Can a C-section Affect Future Pregnancies?
How a woman’s delivery impacts her future pregnancies is where the risks of C-section become more significant.
Most notably, if you have a C-section for one birth — or, especially, for more than one — the risks of complications with the placenta in later pregnancies are dramatically increased. This includes placenta previa, where the placenta covers the vagina; placenta accreta, where the placenta invades the uterine wall; and placenta abruption, where the placenta detaches from the uterine wall during pregnancy. The latter two complications are rare, but extremely serious for both baby and mom, and the risks are significantly elevated if a woman has had an earlier C-section. Other future pregnancy complications also appear more common — ectopic pregnancy, miscarriage, stillbirth, pre-birth bleeding.
I should note that there are also concerns that these differences in birth outcomes are actually due to differences in who is having a C-section in the first place. However, the link between a C-section delivery and these complications is made more convincing by the fact that there is a clear biological reason for them. The necessary injury to the uterus during a C-section contributes to a higher risk for these results.
It is important to emphasize that all of these complications are rare, so the absolute increase in risk is very small. Many women have multiple C-sections, and pregnancies afterwards, with no complications at all. Still, it’s important to acknowledge where there do seem to be risks.
There is no universally agreed upon level of C-sections that is optimal; the World Health Organization (WHO) historically suggested they were necessary in 10 to 15 percent of births, but have since taken out this specific number, concluding it is impossible to know what the right number of C-sections is. What is crystal clear is that there are many situations in which a C-section is absolutely necessary and recommended. If your baby is breech, evidence shows a C-section is the right choice. If labor fails to progress, or the baby is stuck, or the mother or child is not tolerating labor well, access to emergency C-sections is crucial and lifesaving.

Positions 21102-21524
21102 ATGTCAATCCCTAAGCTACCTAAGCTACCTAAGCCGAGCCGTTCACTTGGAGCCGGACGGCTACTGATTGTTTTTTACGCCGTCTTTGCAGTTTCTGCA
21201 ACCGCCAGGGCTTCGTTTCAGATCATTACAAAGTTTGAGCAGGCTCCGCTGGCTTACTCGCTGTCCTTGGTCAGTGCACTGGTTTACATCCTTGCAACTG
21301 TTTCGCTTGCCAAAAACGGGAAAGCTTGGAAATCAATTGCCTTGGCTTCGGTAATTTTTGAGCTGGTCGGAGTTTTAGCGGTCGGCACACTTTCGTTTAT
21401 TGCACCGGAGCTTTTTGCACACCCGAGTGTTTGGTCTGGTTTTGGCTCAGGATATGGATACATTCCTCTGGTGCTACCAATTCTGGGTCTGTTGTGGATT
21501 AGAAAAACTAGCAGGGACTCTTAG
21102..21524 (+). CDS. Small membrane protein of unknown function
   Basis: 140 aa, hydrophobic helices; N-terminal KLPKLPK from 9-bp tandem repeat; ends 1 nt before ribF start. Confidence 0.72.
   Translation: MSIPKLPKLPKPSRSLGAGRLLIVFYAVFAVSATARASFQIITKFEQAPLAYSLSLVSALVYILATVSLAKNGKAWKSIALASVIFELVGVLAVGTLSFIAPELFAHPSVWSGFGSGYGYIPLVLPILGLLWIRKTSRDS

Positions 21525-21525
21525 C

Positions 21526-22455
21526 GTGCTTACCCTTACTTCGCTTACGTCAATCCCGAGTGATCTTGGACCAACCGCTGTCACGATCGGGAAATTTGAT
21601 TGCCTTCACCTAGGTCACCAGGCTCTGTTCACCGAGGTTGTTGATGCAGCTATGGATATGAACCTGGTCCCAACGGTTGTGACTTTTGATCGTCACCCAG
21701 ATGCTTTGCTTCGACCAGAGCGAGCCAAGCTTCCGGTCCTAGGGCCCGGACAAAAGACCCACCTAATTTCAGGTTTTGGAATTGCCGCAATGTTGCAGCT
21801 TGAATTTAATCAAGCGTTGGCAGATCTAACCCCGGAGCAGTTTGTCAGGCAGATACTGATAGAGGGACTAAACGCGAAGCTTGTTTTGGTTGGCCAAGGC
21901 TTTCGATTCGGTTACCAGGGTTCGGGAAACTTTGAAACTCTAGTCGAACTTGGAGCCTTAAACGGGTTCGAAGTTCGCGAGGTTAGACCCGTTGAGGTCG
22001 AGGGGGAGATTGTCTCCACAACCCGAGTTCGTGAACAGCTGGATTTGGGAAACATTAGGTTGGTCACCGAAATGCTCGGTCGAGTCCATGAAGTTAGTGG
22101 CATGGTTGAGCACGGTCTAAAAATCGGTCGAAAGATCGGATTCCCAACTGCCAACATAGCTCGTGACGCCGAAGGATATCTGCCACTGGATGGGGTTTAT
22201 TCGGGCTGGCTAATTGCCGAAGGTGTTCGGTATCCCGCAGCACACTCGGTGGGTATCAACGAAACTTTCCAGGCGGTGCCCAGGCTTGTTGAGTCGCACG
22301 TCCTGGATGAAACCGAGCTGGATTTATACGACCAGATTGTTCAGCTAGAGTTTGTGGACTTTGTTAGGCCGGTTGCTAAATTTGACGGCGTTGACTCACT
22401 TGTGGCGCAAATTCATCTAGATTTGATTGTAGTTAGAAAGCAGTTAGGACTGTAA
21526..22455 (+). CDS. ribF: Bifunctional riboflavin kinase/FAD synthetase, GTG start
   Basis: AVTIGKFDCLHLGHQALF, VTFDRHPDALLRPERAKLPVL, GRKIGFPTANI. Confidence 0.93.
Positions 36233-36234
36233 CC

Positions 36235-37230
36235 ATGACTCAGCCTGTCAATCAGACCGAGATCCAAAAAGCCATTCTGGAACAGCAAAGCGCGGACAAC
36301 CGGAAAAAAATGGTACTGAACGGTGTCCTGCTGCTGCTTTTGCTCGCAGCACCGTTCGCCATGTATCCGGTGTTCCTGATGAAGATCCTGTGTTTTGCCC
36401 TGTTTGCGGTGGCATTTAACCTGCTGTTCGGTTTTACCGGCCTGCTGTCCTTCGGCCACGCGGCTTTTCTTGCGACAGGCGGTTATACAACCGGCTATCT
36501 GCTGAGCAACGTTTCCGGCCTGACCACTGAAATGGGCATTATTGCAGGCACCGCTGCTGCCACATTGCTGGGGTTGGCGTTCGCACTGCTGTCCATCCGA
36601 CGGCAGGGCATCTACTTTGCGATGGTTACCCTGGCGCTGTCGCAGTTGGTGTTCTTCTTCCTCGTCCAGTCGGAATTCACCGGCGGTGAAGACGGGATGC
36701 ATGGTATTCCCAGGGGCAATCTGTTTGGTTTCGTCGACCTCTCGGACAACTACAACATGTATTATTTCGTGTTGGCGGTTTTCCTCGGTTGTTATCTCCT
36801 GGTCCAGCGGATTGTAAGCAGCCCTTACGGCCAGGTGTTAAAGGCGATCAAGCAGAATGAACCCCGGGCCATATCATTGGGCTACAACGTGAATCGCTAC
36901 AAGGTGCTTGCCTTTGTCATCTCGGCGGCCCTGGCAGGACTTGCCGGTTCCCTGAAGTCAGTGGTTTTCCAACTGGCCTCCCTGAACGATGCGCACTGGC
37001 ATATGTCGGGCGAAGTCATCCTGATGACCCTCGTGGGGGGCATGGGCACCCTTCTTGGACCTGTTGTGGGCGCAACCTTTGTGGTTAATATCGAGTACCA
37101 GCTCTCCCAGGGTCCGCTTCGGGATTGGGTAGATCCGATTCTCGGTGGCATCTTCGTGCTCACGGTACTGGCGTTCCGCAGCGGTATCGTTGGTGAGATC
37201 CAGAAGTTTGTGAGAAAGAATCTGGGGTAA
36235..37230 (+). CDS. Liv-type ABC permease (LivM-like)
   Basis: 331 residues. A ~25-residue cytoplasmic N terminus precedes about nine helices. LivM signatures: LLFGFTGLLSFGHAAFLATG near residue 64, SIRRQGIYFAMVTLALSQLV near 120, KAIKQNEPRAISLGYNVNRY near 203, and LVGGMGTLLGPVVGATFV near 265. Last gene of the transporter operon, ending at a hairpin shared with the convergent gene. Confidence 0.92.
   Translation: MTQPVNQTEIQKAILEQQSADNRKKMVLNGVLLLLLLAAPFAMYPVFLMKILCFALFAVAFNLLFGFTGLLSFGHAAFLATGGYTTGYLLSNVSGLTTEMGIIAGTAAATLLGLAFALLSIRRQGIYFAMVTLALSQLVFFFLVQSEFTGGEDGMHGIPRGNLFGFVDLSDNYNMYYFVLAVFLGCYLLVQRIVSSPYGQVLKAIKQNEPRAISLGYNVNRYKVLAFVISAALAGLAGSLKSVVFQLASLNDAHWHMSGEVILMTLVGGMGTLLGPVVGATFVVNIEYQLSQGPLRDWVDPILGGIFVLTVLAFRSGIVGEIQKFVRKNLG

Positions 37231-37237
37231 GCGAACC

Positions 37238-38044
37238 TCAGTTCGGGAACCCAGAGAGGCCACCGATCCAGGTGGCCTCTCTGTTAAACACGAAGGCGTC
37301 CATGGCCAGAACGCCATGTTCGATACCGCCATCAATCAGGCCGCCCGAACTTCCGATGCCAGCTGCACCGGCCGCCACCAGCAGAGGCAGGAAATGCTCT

And to the women who worry that somehow their infant is missing out on some crucial vaginal secretions or some important life experience, the data says you should relax.
As to the question of whether you should plan a C-section, my read of the evidence is a qualified no. In particular, if you are planning to have more children, the data makes clear there are some important downsides to this choice. They are not insurmountable, but they are real risks.
C-sections have come a long way since Jacob Nufer’s procedure in the 1500s. I started this article, like I started my pregnancy, with the assumption that C-sections are a “second best” delivery option. And in a sense I still think that, for most women, this is true. However, we cannot lose sight of the tremendous value of the C-section to many women. And more than that, we cannot lose sight of the value of a healthy mom and baby, no matter the method of delivery.